22:47 PM, 19th December 2013, About 10 years ago 12
In this article I am going to share the common mistakes that landlords make when completing their tax returns.
In no particular order and certainly not a definitive list:-
1) Treating the entire mortgage payment as an expense.
2) Claiming improvements as expenses. For example, if you extended a property the money you invested should be treated as capital and not as expense items.
3) Claiming legal fees associated with purchases as expenses. These should be treated as capital items. However, legal fees associated with refinancing may be treated as expenses.
4) Forgetting to declare profits made on sales of previously let property as capital gains.
5) Not claiming PPR relief and lettings relief against capital gains made on a property which was once your principle private residence.
6) Over/under claiming on use of home as office expenses
7) Forgetting to account for business/personal use of vehicles, mobile telephones and internet use
8) Thinking that a tax return isn’t necessary due to making losses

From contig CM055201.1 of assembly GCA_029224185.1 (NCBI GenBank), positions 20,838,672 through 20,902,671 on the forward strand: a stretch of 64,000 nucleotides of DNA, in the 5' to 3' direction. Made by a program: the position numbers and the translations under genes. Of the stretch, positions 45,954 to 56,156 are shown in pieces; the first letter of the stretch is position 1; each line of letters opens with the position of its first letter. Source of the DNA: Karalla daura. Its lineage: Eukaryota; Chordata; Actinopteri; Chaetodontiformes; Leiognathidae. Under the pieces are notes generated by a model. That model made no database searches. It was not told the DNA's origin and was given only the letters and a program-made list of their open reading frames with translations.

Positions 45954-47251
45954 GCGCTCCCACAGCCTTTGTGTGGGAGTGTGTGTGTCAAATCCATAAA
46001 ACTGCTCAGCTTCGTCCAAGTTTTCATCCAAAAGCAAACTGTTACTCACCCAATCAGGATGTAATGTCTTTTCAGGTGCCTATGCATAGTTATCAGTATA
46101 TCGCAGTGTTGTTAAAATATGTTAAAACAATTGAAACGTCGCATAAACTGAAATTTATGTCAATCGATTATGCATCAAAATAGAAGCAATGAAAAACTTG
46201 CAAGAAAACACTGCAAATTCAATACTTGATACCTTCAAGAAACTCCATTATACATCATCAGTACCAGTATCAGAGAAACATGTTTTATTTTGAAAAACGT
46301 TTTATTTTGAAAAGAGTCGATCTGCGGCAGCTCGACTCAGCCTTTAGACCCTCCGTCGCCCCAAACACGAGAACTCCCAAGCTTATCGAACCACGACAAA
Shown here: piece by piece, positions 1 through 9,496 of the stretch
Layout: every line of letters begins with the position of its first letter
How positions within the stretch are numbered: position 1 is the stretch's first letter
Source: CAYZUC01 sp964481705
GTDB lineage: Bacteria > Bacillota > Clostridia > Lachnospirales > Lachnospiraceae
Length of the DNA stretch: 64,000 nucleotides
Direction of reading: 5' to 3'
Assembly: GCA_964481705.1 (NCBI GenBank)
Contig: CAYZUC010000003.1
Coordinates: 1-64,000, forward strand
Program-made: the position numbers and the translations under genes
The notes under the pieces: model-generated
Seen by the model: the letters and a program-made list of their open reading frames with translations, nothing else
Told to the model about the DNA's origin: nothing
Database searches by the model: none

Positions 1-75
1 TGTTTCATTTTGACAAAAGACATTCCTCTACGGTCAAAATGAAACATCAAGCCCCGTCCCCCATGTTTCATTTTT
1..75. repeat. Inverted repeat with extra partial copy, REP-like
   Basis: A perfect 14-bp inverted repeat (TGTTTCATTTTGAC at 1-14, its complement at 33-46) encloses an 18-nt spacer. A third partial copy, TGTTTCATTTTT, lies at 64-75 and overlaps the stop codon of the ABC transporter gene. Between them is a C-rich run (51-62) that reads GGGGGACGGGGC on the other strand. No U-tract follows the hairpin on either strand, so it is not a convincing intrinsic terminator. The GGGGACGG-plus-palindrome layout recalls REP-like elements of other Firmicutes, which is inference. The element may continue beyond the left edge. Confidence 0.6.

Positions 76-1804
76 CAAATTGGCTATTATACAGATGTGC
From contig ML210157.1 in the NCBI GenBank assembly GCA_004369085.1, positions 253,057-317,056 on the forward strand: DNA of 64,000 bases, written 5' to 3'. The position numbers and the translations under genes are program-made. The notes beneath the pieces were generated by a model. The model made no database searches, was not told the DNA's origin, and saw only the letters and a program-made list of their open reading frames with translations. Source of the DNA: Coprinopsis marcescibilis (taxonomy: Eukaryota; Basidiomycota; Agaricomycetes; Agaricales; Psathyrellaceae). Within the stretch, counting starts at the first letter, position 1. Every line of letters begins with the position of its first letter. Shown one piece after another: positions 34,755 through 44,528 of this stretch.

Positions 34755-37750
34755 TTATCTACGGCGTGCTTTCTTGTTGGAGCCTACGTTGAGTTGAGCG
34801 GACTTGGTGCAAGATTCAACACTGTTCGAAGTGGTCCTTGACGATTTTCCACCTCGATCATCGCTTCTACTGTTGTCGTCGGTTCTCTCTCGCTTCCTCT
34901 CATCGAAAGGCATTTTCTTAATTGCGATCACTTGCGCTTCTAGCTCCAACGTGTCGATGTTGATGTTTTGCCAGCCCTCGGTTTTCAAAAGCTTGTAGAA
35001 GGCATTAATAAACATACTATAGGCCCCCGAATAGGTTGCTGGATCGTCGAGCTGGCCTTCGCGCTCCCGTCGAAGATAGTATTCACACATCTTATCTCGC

9) Owning property jointly but only submitting one tax return
10) Failing to account for rental income on overseas properties, whether they make profits or losses
So what if a person has made these mistakes in previous years?
If you are one of these people you are not alone. The best thing you can do is correct your mistakes, but not before taking professional advice. The penalties for making mistakes are far less serious than being caught out by HMRC. The chances are that you will get caught out sooner or later if you don’t own up to mistakes because the HMRC claim to investigate one in seven landlords tax returns.
I use a boutique accountancy practice which specialises in advising landlords on their tax affairs. They are based in Norwich but work with clients all over the world providing they own rental property in the UK. I have referred several clients over the years and those who have taken up the service have always been incredibly impressed. They are not cheap but you get what you pay for. They have saved me many times more tax than they have charged me in fees over the years. They are also pro-active and unlike most accounts they take a forward looking approach to tax planning as well as just accounting for what has happened in the past.